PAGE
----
METUCHEN, N.J. — In the grand scheme of railroad history, the 1977 derailment of a freight train in Metuchen was a decidedly minor event.
But, for this borough of 17,000, the event was quite the spectacle.
It was June 22, 1977, when 17 cars of an 87-car Conrail freight train traveling from Virginia to New York derailed as it was switching tracks near the Lincoln interlocking tower. The ensuing wreck, which sent at least one boxcar onto Main Street below, blocked all four tracks of the busy main line between New York and Washington.
An investigation revealed the train, which was traveling between 27 and 45 miles per hour at the time of the derailment, apparently derailed after an axle of a freight car overheated, a situation known as a hotbox.
The real issue was the potential leak of hazardous materials. Two of the derailed cars contained chlorine gas and a third car was carrying a “caustic acid solution,” according to a New York Times report.
A Major Issue of the Time
The derailment was one of 10 in New Jersey between April 1, 1977, and June 30, 1978, involving railway cars containing hazardous materials. The Metuchen mishap represented the greatest potential for a loss of life, according to state records.
“I’m grateful that no person was injured or killed,” the Metuchen Recorder quoted U.S. Rep. Edward J Patten, D-N.J., as saying. “We may not be that lucky if an accident takes place again.”
Despite the absence of fatalities or injuries, there were a few close calls.
“It was very close, scary for a while,” The New York Times quoted Metuchen Police Sgt. John E. Tilkey as saying. “We heard the squeal of metal against metal while we were in the underpass but as we came out my wife looked and saw sparks. A large piece of metal hit the ground near us, then all hell broke loose. She started to run. I turned, saw the sparks and saw a boxcar standing straight up in the air. I ran and could see the boxcar coming down.”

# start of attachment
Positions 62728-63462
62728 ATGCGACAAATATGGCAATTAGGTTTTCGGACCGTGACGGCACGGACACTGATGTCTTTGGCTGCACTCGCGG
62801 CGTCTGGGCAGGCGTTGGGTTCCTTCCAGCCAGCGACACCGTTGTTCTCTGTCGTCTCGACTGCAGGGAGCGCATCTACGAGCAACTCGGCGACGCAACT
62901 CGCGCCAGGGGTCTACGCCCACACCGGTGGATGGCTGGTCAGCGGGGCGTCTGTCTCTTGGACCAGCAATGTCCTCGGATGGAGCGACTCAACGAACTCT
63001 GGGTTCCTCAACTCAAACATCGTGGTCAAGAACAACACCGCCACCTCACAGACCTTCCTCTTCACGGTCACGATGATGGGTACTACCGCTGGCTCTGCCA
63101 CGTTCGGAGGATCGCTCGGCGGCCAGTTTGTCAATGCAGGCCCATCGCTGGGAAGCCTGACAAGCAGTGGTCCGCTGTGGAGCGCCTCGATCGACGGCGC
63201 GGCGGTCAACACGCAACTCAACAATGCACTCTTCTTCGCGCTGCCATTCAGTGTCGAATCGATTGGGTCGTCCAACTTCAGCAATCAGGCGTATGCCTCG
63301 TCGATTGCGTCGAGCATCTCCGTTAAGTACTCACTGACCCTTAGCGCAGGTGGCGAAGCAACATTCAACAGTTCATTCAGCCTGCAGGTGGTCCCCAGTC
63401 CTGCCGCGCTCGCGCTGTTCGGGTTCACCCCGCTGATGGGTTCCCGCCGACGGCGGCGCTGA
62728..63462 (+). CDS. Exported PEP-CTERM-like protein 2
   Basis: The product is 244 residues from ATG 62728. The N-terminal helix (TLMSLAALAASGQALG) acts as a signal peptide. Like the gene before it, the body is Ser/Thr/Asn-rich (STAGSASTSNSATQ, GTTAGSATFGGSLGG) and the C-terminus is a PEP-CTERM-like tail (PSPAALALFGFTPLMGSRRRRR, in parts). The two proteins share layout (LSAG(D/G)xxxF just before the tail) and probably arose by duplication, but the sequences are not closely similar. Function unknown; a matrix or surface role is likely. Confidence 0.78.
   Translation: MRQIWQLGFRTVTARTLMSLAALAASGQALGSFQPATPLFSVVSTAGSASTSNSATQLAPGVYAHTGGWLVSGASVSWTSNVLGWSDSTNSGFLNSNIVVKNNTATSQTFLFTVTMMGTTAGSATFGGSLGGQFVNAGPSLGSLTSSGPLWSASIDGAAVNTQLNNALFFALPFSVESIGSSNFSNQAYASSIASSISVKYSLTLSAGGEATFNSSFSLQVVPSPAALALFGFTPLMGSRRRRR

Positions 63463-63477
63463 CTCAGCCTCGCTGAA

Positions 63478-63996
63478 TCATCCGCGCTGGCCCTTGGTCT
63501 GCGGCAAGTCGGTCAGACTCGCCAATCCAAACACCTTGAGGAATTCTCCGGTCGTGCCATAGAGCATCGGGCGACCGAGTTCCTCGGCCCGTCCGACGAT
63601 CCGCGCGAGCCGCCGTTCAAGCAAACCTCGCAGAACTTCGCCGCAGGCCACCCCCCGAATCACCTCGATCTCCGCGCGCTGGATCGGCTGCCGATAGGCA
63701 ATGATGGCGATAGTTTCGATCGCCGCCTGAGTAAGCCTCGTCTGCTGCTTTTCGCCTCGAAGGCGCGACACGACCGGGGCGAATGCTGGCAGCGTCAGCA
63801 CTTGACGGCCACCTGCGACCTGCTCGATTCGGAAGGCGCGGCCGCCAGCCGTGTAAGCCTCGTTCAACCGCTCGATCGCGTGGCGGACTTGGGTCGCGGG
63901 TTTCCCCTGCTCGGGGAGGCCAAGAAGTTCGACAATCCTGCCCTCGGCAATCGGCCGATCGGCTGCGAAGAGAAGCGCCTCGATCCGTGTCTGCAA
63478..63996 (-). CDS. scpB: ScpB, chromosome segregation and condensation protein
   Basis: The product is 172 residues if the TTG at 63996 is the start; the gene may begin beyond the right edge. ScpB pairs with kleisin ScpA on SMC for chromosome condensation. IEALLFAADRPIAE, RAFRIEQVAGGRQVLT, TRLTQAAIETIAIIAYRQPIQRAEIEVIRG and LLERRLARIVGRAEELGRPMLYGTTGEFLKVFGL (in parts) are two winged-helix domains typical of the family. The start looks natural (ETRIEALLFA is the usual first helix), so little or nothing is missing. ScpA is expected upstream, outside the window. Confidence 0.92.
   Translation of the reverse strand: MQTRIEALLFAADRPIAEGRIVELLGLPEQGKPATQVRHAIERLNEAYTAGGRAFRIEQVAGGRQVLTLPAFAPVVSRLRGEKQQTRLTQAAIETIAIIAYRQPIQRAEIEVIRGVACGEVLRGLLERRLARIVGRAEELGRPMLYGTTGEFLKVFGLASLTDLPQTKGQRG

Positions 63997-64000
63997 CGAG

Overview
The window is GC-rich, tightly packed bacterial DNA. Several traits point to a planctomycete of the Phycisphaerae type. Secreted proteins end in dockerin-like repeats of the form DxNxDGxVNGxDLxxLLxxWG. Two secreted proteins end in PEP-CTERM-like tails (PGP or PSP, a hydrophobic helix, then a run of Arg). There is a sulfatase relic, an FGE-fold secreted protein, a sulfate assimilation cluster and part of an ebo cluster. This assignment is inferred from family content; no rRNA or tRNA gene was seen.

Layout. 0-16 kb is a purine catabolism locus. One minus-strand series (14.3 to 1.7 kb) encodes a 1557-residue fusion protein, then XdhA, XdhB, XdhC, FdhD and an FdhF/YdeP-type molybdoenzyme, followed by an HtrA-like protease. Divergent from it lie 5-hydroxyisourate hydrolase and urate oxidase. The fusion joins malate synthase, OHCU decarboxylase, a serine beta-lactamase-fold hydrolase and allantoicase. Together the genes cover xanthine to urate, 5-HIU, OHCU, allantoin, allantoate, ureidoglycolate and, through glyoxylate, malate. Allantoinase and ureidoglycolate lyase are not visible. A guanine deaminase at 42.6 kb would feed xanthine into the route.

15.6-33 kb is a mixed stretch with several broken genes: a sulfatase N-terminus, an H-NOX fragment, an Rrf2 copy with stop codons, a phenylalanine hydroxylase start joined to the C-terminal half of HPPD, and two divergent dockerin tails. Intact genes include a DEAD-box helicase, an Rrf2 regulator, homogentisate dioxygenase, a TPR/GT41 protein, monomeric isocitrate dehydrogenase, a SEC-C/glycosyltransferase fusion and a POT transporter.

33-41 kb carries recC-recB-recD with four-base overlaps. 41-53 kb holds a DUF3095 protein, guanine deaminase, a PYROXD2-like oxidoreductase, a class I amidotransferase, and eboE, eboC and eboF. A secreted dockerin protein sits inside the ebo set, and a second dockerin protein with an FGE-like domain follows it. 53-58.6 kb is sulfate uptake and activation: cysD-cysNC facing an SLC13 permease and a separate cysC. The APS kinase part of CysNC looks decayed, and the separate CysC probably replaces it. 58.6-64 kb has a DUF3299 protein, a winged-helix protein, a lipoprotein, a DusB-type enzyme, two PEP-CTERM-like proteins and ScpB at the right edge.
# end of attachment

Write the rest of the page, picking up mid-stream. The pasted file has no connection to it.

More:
A Festive Atmosphere
Despite the near disaster, the derailment created an aura of excitement in the town.
One resident said the derailment was “the most exciting thing to happen locally since the St. Louis Cardinals came to town for an exhibition baseball game in 1936,” the Home News reported.
“Children on bicycles raced around the station trying to elude policemen so they could get a closer look at the wrecked cars, which were strewn about like toy trains,” The New York Times reported.
Apparently, some commuters lamented the derailment did not take out the town’s historic 1888 train depot, which they had been working for some years to replace. The station was upgraded in 1979.
The derailment, which illustrated the woes facing railroads in the late 1970s, sparked Congressional hearings.
The first track reopened at around 4:55 p.m. on June 23. Four Amtrak trains were waiting to pass through the affected area, a news report indicates.
“The name of the game is to get passengers moving. It doesn’t matter whether they’re their (ConRail) passengers or ours,” The Associated Press quoted an Amtrak spokesman as saying.
Editor’s Note: Reports vary on how many cars actually derailed, with reports saying 16, 17, 19 and 20 cars derailed. The consensus seems to be 17 cars.